I am tickled pink to know that this website continues to be viewed around the world daily!  Through viewers’ posts and emails, I have learned what an immense relief it is to other caregivers to know that they’re not alone and what to expect with this complicated disease.

To offer better support and insight to caregivers throughout their ongoing journey, today we are proudly revealing our new website: www.FranklySpeakingAlz.com!

I hope that you will share and pass on this new site to others who are struggling with Alzheimer’s.  A new PROBLEM/SOLUTION format imparts the priceless lessons I have learned as a caregiver.  Plus, the new WEBISODE SERIES format starts at the beginning of my family’s story, revealing in much more detail the roller coaster ride that overran our lives, including footage of all my family members to demonstrate the complex dynamics of a family in turmoil.

Please know that, because there is such useful information here, I will continue to keep this Original Blog LIVE, but I will no longer be posting to it.  You can always find my Original Blog at www.FranklySpeakingAlz.WordPress.com or simply by clicking the bright red ORIGINAL BLOG button on my new site!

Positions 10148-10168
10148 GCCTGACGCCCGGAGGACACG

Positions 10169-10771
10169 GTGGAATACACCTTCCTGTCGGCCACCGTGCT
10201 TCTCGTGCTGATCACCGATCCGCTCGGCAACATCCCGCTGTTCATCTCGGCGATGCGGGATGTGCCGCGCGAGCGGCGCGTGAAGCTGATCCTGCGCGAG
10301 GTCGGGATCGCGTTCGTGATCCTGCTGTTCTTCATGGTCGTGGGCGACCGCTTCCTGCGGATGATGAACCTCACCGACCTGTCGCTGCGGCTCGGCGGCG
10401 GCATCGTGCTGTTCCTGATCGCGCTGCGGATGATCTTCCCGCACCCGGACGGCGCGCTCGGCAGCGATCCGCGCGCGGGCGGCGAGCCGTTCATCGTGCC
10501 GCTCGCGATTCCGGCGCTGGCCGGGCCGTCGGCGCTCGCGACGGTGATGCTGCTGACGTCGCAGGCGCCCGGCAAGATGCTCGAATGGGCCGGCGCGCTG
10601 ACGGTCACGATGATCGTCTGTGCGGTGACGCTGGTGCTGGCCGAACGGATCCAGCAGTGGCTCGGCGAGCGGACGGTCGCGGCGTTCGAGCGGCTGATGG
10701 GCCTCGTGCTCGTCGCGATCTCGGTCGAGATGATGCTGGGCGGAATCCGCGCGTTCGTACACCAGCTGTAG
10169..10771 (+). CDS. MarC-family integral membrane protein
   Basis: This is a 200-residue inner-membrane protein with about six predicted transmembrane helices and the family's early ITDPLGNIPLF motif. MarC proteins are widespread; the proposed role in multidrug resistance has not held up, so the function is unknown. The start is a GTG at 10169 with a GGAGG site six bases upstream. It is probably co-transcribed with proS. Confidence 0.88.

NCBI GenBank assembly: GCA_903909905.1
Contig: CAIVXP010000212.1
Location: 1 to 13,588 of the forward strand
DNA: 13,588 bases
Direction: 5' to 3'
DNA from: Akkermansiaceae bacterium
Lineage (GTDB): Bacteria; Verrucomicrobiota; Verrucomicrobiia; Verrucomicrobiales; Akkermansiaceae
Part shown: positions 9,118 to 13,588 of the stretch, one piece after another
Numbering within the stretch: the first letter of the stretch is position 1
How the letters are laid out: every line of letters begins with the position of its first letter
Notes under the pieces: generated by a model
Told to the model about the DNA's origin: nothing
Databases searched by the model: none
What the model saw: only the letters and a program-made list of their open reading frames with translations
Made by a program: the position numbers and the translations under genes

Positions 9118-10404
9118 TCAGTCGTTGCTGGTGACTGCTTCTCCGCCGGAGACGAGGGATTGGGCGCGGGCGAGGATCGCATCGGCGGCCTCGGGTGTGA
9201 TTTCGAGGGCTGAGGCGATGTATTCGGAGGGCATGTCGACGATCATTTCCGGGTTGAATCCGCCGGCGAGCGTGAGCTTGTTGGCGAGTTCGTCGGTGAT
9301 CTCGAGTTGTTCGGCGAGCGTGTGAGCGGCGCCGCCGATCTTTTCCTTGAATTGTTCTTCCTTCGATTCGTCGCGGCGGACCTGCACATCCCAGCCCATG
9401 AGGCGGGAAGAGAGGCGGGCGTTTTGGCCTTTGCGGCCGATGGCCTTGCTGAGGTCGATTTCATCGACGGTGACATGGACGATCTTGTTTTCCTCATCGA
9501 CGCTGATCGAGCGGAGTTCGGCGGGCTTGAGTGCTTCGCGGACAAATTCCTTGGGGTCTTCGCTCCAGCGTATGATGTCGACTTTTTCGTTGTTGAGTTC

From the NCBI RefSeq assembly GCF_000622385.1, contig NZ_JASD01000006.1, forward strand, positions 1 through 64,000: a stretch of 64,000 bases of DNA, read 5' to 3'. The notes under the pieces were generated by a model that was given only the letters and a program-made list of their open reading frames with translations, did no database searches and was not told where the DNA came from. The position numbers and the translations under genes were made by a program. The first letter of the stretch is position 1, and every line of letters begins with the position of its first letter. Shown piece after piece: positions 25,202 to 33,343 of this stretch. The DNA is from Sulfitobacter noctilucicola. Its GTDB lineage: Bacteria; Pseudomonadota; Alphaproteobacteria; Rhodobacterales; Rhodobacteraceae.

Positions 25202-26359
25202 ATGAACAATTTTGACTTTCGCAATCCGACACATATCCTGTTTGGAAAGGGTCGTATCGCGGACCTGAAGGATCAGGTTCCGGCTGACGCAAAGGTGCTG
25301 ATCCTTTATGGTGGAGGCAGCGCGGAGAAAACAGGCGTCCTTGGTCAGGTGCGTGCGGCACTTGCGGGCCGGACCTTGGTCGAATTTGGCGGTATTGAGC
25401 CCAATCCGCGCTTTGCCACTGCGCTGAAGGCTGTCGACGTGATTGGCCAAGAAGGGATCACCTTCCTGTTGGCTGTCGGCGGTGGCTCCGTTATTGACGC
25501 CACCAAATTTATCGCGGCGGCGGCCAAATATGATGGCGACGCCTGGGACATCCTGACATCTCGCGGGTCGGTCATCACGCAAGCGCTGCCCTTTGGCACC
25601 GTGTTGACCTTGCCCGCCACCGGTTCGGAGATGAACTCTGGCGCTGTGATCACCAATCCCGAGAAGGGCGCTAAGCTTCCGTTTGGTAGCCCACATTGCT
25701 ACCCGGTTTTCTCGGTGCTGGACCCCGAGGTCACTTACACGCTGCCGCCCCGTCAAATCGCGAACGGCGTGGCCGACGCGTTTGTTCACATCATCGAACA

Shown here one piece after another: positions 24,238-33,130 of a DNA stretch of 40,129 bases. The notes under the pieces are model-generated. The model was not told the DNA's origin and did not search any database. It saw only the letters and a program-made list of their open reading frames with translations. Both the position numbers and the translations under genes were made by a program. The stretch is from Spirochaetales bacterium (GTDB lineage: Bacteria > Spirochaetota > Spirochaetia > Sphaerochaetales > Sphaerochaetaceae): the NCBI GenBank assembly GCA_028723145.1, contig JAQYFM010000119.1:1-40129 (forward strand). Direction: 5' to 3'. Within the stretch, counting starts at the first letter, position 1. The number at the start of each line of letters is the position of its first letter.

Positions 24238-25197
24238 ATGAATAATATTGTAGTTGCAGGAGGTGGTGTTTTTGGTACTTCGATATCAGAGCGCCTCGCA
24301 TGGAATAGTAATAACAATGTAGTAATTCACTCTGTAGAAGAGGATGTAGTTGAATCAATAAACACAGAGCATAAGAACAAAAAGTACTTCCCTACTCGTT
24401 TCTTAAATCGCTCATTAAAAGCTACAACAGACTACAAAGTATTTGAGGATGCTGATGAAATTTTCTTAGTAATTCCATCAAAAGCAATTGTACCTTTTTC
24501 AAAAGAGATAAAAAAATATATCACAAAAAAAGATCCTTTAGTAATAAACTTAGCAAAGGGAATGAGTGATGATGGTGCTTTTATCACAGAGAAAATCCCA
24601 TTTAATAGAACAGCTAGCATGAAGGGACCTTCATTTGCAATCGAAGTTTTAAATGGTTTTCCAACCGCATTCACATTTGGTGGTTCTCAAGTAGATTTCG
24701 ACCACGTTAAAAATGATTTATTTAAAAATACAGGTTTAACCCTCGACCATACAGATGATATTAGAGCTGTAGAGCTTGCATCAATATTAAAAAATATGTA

Good luck to each of you on your journey and please stay in touch by subscribing to my new Webisode Series at www.FranklySpeakingAlz.com!

Peace and love.

~ Joleen

Today was my 1st triathlon and a VERY BIG day for me!  Caregiver survives, Triathlete emerges…  [WATCH VIDEO]

(FRANK H. FIREK, AIRMAN 1st CLASS, U.S. AIR FORCE)

Independence Day brings reflection and pride.  I think of my dad who proudly served his county (Airman 1st Class, The U.S. Air Force) and believed that it was simply part of his duty to preserve this privilege and comfort called the USA to which so many of us have become accustomed.  He loved freedom, stepping up, helping a good cause, and giving.  He believed that his military experience helped shape him into a good man, a gentleman, someone who appreciated a good challenge and learned to persevere despite all obstacles.